HEARST COMMUNICATIONS INC., often referred to as simply HEARST, is an American mass media and business information conglomerate . It owns a wide variety of newspapers , magazines , television channels , and television stations , including the _ San Francisco Chronicle _, the _ Houston Chronicle _, _Cosmopolitan _, _Esquire _, 50% of broadcasting firm A a precautionary measure by Hearst in case the films didn't do well, to minimize the impact of any flop on said comic's popularity.
Hearst established Cosmopolitan Pictures in the 1920s, distributing his films under the newly created Metro Goldwyn Mayer . In 1929, Hearst and MGM created the Hearst Metrotone newsreels.
In order to spare serious cutbacks at San Simeon , Hearst merged _Hearst's International_ magazine with _Cosmopolitan_ effective March 1925, calling it _Hearst's International combined with Cosmopolitan_. The _Cosmopolitan_ title on the cover remained at a typeface of 84 points , over a 20-year time span, while the typeface of the _Hearst's International_ decreased from 36 points to a barely legible 12 points. Hearst died in 1951, and the _Hearst's International_ disappeared from the magazine cover altogether in April 1952.
THE GOLDEN ERA
An ad asking automakers to place ads in Hearst chain, noting their circulation.
In the 1920s and 1930s, Hearst owned the biggest media conglomerate in the world. Apart from having highly circulated magazines and owning 28 newspapers in 18 major cities from coast to coast (many of them under either the _American_ or _Examiner_ banners), read by one out of four Americans each day, Hearst also began acquiring radio stations to complement his papers.
After purchasing the _ Atlanta Georgian _ in 1912 along with the _San Francisco Call _ and the _San Francisco Post_ in 1913, Hearst acquired the _ Boston Advertiser _ and the _Washington Times_ (unrelated to the present-day paper) in 1917, followed by the _Chicago Herald _ in 1918 (resulting in the _Herald-Examiner_) and the _ Washington Herald _ in 1922. Beginning in 1921, the company extended its reach, establishing or acquiring the _ Detroit Times _, the _Boston Record_ (turning the _Advertiser_ into a tabloid), the _Milwaukee Telegram_ and _Wisconsin News_, the _ Seattle Post-Intelligencer _ (1921), the _Albany Times-Union _, the _Rochester Journal_ and _American_, the _Syracuse Telegram _ and _American_, the _ Los Angeles Herald _ (1922), the _ Baltimore News _ and _American_, the _Rochester Post-Express_ (1923), the _ San Antonio Light _ and the _ New York Mirror _ (1924). In 1924 he also merged his Milwaukee operations with the Pfister family, owners of _ The Milwaukee Sentinel _. Hearst owned the evening _Wisconsin News_ while the Pfisters kept the _Sentinel_ adding Hearst's features from the now-folded _Telegram_.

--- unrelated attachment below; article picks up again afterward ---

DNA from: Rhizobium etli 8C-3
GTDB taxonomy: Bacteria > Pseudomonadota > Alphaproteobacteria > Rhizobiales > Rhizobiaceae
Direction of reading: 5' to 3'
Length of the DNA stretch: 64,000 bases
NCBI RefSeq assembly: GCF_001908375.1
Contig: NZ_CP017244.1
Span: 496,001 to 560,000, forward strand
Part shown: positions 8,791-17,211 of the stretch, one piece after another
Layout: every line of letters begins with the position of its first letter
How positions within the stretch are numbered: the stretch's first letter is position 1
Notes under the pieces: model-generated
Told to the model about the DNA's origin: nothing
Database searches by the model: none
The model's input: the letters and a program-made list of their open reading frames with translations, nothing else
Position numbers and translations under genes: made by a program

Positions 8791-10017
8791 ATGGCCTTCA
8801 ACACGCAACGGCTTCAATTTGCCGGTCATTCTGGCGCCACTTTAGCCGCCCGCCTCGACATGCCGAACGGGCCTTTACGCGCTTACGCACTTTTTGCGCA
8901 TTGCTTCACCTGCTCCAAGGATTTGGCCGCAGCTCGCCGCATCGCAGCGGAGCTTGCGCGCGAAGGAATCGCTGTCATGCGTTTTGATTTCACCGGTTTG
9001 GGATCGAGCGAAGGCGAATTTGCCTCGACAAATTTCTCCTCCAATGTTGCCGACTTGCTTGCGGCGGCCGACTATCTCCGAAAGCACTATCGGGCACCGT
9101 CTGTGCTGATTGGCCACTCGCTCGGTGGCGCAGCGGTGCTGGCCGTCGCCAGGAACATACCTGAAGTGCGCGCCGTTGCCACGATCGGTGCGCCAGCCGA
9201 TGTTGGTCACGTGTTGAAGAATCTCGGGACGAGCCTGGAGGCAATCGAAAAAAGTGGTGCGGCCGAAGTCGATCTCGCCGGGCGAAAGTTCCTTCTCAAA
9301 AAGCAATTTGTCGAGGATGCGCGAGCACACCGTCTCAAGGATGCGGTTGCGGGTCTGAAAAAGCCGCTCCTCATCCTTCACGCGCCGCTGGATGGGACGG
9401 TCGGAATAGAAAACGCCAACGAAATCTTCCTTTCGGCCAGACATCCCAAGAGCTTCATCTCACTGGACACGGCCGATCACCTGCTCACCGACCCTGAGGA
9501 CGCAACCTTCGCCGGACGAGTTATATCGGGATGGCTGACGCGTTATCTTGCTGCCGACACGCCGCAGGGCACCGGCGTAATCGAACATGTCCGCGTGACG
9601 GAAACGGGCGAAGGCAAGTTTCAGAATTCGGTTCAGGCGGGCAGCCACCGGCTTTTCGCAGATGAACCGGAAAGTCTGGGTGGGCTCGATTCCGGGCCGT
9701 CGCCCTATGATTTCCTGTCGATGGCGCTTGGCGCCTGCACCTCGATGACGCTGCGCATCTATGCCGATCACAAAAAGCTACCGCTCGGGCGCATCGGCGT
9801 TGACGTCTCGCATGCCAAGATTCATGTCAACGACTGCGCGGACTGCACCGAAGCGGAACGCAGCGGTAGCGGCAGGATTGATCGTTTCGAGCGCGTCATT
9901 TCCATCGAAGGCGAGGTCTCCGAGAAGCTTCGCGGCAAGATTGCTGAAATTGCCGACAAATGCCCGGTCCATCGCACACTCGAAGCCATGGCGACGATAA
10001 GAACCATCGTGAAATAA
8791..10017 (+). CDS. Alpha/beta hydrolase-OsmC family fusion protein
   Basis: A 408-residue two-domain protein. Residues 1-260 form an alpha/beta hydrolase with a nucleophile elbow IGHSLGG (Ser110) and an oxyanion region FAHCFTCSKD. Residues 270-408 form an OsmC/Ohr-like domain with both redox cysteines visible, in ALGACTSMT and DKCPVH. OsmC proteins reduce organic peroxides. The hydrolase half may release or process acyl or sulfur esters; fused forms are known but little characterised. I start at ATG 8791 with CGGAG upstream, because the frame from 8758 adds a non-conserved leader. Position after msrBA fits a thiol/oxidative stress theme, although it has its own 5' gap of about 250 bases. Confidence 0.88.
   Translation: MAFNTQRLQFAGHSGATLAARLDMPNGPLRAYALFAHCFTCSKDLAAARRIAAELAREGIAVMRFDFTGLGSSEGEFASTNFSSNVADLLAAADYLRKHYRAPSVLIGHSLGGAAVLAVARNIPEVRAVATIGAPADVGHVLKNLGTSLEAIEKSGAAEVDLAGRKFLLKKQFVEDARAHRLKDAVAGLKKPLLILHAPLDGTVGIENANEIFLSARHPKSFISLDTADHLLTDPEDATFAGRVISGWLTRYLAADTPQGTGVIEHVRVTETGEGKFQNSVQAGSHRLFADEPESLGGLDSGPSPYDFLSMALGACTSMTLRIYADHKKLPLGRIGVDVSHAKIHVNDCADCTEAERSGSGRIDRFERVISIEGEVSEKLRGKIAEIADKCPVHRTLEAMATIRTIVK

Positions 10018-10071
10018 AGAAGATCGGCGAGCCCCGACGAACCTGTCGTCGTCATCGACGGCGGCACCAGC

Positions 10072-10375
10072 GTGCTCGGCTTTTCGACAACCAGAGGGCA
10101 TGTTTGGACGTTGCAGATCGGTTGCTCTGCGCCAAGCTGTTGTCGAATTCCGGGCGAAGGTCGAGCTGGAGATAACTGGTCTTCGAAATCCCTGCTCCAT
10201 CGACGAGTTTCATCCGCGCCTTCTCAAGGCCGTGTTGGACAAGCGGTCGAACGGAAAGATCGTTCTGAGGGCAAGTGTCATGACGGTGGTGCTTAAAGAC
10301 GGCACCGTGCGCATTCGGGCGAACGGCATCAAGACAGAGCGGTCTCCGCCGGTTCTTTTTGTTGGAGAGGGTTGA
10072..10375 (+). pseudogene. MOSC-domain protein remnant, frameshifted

In 1925, Hearst sold the _Syracuse Telegram_ to the owners of the _ Syracuse Journal _, while selling the _New York Mirror_ in 1928. However, he kept overseeing both papers' operations, eventually buying back the _Daily Mirror_ in 1932. In 1927, Hearst acquired the _ Pittsburgh Post-Gazette _, which he switched with associate Paul Block in exchange for the _ Pittsburgh Sun-Telegraph _. That same year he also acquired the _ Omaha Bee _ and _News_. In 1929, Hearst closed the _Boston Advertiser_ (becoming the name for the Sunday _American_ until 1972) and acquired the _San Francisco Bulletin_ merging it with the _Call thus, evening papers were more affected than those published in the morning, whose circulation remained stable while their afternoon counterparts' sales plummeted. Another major blow was the fact that beginning in the 1950s, football and baseball games were being played later in the afternoon and now stretched through early in the evening, preventing afternoon papers from publishing all the results.